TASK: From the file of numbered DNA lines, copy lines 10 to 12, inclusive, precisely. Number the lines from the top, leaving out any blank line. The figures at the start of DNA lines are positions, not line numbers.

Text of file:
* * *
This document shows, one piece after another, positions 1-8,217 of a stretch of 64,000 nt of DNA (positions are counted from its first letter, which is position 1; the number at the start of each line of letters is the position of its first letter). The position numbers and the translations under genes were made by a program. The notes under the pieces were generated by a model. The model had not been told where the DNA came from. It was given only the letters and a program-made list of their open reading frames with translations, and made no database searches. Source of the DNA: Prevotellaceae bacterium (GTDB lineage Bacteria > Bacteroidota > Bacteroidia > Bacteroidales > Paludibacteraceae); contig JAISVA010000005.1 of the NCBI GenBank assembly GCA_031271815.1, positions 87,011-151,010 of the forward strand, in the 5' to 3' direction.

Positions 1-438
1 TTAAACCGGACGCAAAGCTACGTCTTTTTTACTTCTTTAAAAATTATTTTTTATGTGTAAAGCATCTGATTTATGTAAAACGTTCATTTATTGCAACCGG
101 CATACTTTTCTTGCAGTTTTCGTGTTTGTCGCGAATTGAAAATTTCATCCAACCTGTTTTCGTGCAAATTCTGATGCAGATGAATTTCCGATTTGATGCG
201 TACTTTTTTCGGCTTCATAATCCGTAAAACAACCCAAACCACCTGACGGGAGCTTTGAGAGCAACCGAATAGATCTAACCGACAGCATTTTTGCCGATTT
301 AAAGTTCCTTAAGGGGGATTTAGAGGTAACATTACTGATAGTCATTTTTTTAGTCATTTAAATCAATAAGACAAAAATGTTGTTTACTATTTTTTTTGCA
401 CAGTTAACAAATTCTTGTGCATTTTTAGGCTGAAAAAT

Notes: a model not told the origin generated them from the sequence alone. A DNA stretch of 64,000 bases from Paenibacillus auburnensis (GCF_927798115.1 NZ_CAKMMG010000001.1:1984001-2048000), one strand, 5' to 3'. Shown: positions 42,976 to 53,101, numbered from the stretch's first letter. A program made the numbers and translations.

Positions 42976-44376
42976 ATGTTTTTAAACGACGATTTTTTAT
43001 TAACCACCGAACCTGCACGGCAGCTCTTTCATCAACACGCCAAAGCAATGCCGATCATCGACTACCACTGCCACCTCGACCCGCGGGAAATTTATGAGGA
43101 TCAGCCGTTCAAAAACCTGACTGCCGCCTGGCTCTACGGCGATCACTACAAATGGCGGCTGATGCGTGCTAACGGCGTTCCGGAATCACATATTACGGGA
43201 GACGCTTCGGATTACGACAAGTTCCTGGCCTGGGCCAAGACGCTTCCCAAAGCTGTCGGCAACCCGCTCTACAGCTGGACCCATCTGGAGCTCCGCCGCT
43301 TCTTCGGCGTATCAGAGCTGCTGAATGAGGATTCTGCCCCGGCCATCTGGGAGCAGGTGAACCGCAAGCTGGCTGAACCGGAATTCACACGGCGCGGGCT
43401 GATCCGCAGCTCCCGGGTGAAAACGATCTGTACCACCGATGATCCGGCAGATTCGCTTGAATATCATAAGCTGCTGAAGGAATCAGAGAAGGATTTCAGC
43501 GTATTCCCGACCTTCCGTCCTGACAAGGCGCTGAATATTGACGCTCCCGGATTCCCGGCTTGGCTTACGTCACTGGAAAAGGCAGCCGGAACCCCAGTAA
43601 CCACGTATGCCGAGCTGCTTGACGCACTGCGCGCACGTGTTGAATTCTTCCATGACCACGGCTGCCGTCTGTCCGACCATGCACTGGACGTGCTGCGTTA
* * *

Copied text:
42976 ATGTTTTTAAACGACGATTTTTTAT
43001 TAACCACCGAACCTGCACGGCAGCTCTTTCATCAACACGCCAAAGCAATGCCGATCATCGACTACCACTGCCACCTCGACCCGCGGGAAATTTATGAGGA
43101 TCAGCCGTTCAAAAACCTGACTGCCGCCTGGCTCTACGGCGATCACTACAAATGGCGGCTGATGCGTGCTAACGGCGTTCCGGAATCACATATTACGGGA